Jóhann Jóhannsson, an Oscar-nominated composer for films such as “Sicario,” “Arrival” and “The Theory of Everything,” was found dead in his Berlin apartment Friday.
He was 48.
The composer’s management team confirmed the news on the late artist’s Facebook page, but did not reveal his cause of death.
“It is with profound sadness that we confirm the passing of our dear friend Jóhann,” the post by Redbird Music Management read. “We have lost one of the most talented and brilliant people who we had the privilege of knowing and working with. May his music continue to inspire us.”
Tim Husom, the musician’s manager, told Variety that Berlin authorities are investigating and will perform an autopsy to determine cause of death.
The Icelandic-born composer received consistent praise for his work, including some of the biggest award nominations in film and music.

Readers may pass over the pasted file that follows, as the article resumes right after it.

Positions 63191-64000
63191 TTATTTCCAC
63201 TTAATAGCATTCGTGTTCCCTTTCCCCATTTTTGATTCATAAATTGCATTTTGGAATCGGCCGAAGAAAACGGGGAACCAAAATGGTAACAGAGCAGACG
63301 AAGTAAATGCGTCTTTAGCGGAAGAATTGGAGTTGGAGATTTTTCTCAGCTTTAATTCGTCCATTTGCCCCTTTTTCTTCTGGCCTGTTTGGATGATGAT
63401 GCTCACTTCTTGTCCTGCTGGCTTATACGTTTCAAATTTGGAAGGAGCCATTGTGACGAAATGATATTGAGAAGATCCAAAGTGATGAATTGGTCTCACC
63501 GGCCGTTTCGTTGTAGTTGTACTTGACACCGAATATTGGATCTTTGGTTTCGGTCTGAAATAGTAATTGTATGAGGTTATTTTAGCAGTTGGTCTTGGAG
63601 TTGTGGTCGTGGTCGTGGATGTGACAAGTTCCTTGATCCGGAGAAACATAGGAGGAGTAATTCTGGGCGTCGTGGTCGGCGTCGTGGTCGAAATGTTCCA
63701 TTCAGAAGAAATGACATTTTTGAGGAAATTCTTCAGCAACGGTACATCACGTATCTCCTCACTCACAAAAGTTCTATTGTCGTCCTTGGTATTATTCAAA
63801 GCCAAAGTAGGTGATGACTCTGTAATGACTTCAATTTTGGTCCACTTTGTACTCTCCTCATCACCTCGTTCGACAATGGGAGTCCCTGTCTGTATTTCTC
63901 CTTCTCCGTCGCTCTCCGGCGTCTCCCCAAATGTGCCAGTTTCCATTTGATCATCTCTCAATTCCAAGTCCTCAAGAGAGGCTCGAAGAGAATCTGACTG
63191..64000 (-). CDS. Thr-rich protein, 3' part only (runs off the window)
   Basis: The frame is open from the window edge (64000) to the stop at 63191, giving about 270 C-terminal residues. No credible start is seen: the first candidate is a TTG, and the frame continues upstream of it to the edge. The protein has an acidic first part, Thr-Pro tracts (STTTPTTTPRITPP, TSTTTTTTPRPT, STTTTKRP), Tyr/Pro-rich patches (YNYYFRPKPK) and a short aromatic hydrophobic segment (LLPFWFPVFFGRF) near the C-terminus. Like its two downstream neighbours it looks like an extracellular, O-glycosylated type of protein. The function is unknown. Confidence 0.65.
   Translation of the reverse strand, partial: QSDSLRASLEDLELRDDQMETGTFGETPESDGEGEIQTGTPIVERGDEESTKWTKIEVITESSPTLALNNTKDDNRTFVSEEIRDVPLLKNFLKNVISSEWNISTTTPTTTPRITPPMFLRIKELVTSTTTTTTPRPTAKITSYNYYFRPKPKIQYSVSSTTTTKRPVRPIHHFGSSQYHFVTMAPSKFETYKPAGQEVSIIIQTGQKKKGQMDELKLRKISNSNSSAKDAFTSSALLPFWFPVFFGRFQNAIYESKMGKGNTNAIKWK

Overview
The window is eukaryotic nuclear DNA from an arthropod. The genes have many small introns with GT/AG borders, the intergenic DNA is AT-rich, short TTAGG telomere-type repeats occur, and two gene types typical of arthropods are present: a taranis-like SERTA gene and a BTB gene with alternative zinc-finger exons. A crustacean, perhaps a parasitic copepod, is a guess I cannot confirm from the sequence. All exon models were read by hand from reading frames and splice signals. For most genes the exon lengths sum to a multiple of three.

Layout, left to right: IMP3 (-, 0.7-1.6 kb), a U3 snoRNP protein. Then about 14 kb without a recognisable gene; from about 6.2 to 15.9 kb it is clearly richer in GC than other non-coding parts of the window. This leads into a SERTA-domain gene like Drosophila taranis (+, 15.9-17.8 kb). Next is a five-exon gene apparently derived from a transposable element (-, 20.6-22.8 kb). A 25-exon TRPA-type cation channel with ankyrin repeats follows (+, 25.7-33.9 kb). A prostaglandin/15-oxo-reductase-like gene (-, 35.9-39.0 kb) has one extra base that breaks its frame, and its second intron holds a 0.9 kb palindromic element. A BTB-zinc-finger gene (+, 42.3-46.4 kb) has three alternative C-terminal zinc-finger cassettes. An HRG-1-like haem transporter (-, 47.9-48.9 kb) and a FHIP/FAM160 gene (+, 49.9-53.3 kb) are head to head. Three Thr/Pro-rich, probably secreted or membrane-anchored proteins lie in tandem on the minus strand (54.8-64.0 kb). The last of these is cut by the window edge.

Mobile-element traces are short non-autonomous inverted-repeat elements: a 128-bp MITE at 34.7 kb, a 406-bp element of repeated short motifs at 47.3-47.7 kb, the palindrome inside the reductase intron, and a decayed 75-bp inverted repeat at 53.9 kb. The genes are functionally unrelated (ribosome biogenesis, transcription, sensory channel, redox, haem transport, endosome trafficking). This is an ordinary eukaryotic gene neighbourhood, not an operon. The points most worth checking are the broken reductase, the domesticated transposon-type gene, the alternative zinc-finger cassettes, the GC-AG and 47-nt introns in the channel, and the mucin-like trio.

He won the Golden Globe for scoring the 2014 film “The Theory of Everything” — he also received noms for the Oscar, BAFTA and Grammy for the same composition.
He received a second Oscar nomination for 2015’s “Sicario” and Golden Globe, BAFTA and Grammy nominations for his music for “Arrival” in 2016.
Jóhannsson began composing in Iceland in 2000, Variety reported, and his first widely used score was in Denis Villeneuve’s “Prisoners” in 2013. His relationship with Villleneuve continued on both “Sicario” and “Arrival.”
His joint composition made up of a string quartet, electronics and vocal ensemble titled “Drone Man,” debuted at the Metropolitan Musuem of Art in 2015.
Jóhannsson also had a personal solo musical career releasing five albums beginning in 2002, with the most recent being “Orphee” in 2016.
His agency Gorfaine-Schwartz said their client “enriched our lives immeasurably.”
“We are deeply saddened by the sudden loss of our client and dear friend Jóhann Jóhannsson, whose great talent, humility and kindness enriched our lives immeasurably,” the statement obtained by Variety read.
“His music has inspired many new generations of filmmakers and composers. He will be so greatly missed by his Gorfaine/Schwartz family as well as the entire film music community.”